When two people are walking side-by-side holding hands but briefly separate to go around an obstacle on opposite sites, they might say “bread and butter.” This phrase apparently stems from an old superstition that if the two people want to remain inseparable as bread and butter, they should invoke that kind of togetherness. There are several variations of this practice, including the worry that if they fail to utter the phrase, they’ll soon quarrel. Another version appears early in an episode of the old TV series The Twilight Zone, featuring a very young William Shatner. This is part of a complete episode.
- Scat Cat 09/17/2016: The dilemma continues over how to spell dilemma! Grant and Martha try to suss out the backstory of why some people spell that word with... [more]
- We have the results! 09/13/2016: Help support A Way with Words broadcasts and podcasts by making a donation now. Dear friends, Last week we sent out a simple survey to tens of... [more]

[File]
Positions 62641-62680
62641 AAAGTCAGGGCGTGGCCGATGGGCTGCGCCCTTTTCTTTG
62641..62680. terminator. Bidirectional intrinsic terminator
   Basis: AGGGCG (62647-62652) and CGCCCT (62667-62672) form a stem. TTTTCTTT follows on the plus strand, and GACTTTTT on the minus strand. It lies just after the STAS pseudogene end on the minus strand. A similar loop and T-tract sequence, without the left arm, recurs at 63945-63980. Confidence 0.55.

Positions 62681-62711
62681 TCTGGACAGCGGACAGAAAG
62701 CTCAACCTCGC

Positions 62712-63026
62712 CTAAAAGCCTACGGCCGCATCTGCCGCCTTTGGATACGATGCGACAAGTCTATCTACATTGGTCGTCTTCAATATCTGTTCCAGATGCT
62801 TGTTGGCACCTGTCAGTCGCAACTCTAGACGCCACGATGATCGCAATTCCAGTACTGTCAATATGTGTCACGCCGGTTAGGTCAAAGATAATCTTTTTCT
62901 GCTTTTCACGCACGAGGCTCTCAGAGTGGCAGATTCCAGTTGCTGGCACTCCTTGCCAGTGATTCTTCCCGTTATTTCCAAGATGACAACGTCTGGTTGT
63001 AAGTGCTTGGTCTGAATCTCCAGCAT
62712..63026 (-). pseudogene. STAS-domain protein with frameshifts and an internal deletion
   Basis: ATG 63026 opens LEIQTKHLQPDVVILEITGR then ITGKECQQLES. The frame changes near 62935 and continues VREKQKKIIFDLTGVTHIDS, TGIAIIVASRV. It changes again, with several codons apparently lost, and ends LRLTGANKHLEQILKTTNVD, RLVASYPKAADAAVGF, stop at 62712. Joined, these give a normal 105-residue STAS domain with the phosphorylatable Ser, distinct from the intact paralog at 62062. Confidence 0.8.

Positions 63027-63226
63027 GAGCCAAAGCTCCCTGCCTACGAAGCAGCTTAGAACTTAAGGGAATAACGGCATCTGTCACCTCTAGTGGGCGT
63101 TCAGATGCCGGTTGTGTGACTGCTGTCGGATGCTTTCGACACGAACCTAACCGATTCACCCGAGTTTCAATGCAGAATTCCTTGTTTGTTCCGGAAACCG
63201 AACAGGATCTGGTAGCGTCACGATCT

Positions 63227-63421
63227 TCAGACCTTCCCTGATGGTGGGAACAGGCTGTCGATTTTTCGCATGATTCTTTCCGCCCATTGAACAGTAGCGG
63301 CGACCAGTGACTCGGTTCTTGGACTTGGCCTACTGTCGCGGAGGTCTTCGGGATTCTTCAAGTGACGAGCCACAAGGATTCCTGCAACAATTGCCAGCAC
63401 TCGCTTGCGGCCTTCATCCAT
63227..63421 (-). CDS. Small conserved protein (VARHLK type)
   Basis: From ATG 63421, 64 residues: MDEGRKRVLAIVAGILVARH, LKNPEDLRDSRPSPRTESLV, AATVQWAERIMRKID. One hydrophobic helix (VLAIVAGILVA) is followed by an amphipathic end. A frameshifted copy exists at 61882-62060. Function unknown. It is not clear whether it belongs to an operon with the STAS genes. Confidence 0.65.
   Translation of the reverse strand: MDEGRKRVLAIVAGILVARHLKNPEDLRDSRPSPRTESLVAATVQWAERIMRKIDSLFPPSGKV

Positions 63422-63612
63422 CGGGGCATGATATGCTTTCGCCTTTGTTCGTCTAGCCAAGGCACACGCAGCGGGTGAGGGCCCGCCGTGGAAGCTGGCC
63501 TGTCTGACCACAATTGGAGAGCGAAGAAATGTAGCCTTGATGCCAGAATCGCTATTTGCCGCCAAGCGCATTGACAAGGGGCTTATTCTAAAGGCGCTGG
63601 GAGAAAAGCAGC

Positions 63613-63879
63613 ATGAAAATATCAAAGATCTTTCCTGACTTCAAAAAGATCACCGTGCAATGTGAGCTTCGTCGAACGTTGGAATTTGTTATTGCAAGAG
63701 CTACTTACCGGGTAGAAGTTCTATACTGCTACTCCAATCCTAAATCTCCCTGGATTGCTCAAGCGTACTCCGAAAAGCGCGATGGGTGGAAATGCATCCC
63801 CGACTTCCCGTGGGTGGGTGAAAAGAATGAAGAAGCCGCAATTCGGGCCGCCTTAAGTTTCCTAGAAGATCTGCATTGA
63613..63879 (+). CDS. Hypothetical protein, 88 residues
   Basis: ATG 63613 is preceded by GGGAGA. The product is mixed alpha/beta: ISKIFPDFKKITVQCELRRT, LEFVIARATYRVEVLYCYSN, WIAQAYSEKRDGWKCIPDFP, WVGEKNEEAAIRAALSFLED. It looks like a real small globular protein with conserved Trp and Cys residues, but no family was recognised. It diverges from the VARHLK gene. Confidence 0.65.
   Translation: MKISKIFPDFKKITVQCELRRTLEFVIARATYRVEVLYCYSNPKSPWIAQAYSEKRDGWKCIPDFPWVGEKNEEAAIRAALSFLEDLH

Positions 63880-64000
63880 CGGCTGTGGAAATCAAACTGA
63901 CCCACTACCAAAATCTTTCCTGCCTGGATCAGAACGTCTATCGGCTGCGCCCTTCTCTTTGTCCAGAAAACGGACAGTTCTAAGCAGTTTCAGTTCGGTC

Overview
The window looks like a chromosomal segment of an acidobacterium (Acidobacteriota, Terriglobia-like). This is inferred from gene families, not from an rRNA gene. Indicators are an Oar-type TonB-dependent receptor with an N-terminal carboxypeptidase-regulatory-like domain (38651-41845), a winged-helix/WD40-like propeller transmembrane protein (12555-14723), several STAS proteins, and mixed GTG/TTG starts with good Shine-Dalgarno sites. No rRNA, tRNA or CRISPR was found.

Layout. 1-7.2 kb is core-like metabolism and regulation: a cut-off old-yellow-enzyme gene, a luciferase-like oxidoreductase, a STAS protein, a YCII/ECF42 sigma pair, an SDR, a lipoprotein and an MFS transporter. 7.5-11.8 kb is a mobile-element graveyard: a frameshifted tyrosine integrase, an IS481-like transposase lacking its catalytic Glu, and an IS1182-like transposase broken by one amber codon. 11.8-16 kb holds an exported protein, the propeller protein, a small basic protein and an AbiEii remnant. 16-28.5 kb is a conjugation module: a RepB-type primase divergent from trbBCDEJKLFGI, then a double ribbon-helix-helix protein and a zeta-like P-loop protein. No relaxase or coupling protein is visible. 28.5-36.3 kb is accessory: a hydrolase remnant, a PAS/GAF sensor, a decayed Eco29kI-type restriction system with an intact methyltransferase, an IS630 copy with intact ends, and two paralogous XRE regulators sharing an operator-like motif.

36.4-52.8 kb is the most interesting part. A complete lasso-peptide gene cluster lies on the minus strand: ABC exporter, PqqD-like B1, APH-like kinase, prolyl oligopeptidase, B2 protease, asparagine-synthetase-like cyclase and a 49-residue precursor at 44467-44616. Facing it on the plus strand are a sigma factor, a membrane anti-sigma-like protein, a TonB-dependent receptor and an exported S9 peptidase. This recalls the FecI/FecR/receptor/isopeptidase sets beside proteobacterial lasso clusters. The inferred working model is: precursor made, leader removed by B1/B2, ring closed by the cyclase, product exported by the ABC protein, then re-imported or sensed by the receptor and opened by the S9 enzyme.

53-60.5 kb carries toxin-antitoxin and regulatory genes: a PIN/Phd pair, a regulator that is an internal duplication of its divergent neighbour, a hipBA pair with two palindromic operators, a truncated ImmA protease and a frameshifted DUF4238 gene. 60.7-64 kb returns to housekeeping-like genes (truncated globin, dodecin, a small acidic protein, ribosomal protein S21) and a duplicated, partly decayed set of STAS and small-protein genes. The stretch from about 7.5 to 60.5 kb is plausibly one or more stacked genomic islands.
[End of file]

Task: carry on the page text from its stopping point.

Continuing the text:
- Pop Stand 07/29/2016: When it comes to learning new things, what's on your bucket list? A retired book editor decided to try to learn Latin, and ended up... [more]
- Punch List 07/22/2016: Books for sale, books for free, and wisdom passed down through the ages. Libraries aren't just repositories for books -- they're often a great place... [more]
- Sweet Dreams 06/17/2016: In deafening workplaces, like sawmills and factories, workers develop their own elaborate sign language to discuss everything from how their weekend went to when the... [more]